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Last Updated : Jul 24, 2018 08:45 PM IST | Source:

RBI must allow microfinance firms to lend to small, mid-sized segments: MFIN President

At present, MFIs can lend 15 percent of their total assets outside the guidelines governing MFI lending. Such loans do not qualify as priority sector lending (PSL).

Beena Parmar @BeenaParmar
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With the impact of demonetisation reducing, microfinance institutions network (MFIN) has revived its demand to allow MFIs to lend 30 percent of assets to the small and mid-sized segments.

At present, microfinance institutions (MFIs) can lend 15 percent of their total assets outside the guidelines governing MFI lending, which includes income and loan cap criteria among others. Such loans do not qualify as priority sector lending (PSL).

After almost 20 months of scrapping high-value Rs 1,000 and 500 notes, the heavily impacted micro-lending firms must expand and grow beyond micro loans, said Udaya Kumar, President of MFIN, the self-regulatory body for non-banking financial companies (NBFCs) that are MFIs.


“We have requested the regulator to tweak the qualifying asset norm in which MFIs can lend just 15 percent to non-micro loans. It is an 80-year old rule and we believe, MFIs can do much more than micro loans, maybe increase it to 30 percent than limit it to 15 percent to the medium segment or the MSME loans. We a persuading the RBI to consider it,” Kumar told Moneycontrol.

In 2014, the demand was first made to the Reserve Bank of India (RBI), the regulator for NBFCs and banks, to reduce the quantum of qualifying assets for MFI loans from 85 percent to 70 percent.

As on March-end 2018, the outstanding loans stood at Rs 1.37 lakh crore, with a growth of 27 percent over last year. Of the loans, banks constitute a total of 38 percent of the loans while small finance banks’ share stood at 27 percent.

Kumar said there are immense potential and opportunity in the MFI lending business and this (tweak to 30 percent) can push growth, which had reduced to about 26-27 percent post demonetisation as against a healthy growth rate of 50-60 percent in pre-demonetisation days. 

Demonetisation blow to MFIs

The cash-heavy industry suffered huge collection issues as repayment rate dropped to as low as 40 percent after demonetisation was announced on November 8, 2016, as against almost 98-99 percent previously.

Delinquencies of more than 30 days were nearly 6 percent at the end of December 2017, up from 0.3 percent at the end of September 2016. It had soared to 14.1 percent at the end of March 2017.

Now, the collection has improved with overall 4.44 percent of the total old (3.3 percent) and new (1.14 percent) book with a repayment delay of 30 days.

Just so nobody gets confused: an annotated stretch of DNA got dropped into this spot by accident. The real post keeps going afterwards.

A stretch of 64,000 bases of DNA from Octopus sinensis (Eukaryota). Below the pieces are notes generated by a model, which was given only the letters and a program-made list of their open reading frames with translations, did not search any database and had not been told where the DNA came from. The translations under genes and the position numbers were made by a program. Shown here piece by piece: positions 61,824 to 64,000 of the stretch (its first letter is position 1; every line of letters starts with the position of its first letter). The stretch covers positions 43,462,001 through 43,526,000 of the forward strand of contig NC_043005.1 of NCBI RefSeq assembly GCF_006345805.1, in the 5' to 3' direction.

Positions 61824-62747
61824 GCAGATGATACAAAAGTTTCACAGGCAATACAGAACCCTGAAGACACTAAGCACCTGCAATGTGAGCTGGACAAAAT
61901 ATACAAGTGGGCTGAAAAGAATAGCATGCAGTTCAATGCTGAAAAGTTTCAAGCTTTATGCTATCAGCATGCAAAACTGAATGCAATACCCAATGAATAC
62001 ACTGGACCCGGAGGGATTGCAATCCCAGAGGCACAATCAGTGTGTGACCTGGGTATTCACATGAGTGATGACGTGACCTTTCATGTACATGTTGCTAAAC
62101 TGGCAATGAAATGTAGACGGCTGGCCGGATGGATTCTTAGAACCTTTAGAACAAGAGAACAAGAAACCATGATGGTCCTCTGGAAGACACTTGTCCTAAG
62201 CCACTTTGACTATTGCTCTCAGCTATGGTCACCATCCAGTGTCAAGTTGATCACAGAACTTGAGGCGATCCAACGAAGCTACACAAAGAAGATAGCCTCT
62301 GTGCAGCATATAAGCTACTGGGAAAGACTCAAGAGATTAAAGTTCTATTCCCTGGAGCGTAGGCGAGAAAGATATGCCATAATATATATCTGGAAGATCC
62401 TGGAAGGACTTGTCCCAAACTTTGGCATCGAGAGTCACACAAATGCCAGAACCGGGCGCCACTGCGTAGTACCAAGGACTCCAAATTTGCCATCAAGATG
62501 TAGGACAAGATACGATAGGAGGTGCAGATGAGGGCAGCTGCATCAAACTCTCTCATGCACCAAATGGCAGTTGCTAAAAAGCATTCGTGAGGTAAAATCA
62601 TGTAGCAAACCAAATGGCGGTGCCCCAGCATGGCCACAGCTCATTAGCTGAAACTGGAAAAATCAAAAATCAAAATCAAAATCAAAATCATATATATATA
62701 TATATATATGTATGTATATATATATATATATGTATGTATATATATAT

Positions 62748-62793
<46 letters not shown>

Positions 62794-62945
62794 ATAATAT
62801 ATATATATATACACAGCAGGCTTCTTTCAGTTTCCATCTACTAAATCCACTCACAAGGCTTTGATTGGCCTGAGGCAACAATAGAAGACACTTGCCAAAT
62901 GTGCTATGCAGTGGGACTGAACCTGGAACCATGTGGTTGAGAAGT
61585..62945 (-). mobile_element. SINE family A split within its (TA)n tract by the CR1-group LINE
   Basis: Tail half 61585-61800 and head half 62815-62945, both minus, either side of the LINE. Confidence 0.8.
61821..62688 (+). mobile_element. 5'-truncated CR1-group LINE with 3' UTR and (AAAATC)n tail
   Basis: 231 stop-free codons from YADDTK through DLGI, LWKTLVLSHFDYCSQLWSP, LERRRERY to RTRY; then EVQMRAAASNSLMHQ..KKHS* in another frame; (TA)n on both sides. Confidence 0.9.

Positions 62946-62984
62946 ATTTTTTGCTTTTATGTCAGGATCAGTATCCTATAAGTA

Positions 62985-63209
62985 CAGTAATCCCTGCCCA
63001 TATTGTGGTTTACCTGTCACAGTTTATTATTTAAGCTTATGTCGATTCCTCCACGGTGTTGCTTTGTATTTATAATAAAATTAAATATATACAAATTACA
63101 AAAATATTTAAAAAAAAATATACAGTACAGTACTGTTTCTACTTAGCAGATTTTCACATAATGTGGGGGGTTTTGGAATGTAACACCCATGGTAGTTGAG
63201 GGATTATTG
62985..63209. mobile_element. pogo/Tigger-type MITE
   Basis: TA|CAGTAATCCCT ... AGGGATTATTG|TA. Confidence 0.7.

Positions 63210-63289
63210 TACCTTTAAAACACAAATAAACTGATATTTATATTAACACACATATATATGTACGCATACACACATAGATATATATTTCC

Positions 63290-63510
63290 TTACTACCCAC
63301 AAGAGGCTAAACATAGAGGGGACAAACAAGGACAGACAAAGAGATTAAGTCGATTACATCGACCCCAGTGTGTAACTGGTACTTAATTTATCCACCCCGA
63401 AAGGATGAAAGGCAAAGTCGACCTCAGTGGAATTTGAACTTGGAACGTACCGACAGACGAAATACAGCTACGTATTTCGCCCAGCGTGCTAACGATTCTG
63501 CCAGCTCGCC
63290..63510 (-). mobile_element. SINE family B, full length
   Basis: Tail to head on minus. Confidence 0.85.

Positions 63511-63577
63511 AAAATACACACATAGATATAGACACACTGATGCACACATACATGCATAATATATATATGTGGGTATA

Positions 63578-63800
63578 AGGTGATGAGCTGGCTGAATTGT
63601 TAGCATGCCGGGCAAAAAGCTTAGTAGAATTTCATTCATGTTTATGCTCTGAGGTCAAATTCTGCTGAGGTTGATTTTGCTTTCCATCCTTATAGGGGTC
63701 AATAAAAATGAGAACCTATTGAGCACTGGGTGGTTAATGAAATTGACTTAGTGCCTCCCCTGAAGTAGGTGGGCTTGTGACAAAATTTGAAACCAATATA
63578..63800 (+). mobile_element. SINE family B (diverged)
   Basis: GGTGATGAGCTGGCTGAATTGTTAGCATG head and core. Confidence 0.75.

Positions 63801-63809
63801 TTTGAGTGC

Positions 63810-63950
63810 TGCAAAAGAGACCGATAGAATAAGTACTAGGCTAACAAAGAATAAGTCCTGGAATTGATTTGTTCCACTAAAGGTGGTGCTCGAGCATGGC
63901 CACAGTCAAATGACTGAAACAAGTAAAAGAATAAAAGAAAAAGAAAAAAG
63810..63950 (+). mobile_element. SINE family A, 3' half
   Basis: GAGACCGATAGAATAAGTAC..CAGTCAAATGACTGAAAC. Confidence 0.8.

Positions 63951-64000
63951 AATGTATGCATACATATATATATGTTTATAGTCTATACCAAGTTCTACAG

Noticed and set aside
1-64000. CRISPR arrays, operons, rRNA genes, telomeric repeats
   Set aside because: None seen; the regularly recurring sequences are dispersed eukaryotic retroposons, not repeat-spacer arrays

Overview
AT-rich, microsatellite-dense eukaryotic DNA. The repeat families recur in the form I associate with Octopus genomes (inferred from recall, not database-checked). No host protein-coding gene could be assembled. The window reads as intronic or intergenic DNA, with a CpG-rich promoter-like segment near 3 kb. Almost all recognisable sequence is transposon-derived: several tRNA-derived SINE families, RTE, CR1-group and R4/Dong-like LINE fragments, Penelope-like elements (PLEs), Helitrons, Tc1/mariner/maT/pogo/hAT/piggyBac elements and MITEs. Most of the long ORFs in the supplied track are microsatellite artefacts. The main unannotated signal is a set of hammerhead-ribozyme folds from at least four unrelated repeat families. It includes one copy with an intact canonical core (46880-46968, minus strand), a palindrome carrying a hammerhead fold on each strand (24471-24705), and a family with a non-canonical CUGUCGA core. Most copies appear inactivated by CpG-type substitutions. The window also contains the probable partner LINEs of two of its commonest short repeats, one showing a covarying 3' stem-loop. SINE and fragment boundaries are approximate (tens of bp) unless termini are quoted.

“Though there was a large impact due to demonetisation, as stakeholders not one MFI has defaulted on any of the bond coupons and that is a validity of the resilience of the industry and now we have started growing back to normalcy. The whole industry grew at 26-27 percent last year but is coming back to 50 percent..,” said Kumar, who is also the CEO and managing director of CreditAccess Grameen Ltd.

He also said the current situation in the banking sector with as many as 11 banks under prompt corrective action (PCA) could lead to higher borrowing costs for MFIs as these banks cannot lend to them.

At present, the average cost of funds for NBFC-MFIs has reduced marginally from 14.9 percent in 2016-17 to 14.4 percent in 2017-18.

However, Kumar draws comfort from the fact that many banks such as IndusInd Bank, IDFC Bank, RBL bank and others have acquired stakes in MFIs, giving a validity to the MFI business model and that the opportunity to grow is noticed by banks too.

“Despite the troubles, the growth potential is still high and data indicates, MFIs have grown faster than other financial companies. This year, 40 percent equity financing has grown, so investor faith is also growing,” Kumar added.

According to him, the expansion and recruiting of the rural or local people are important. “Also, MFIs have a responsibility to create awareness to adapt to the new changes, technology, continuous efforts on repayments, etc… Sometimes they are not ready to move away (from moneylenders),” Kumar said adding that MFIN is trying to work with RBI to get training for almost one lakh employees of the total 48 MFIs which in turn can help train customers as well.

He expects the industry to grow by 50-60 percent with a capital requirement of approximately over Rs 1,000 crore.

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First Published on Jul 24, 2018 08:45 pm
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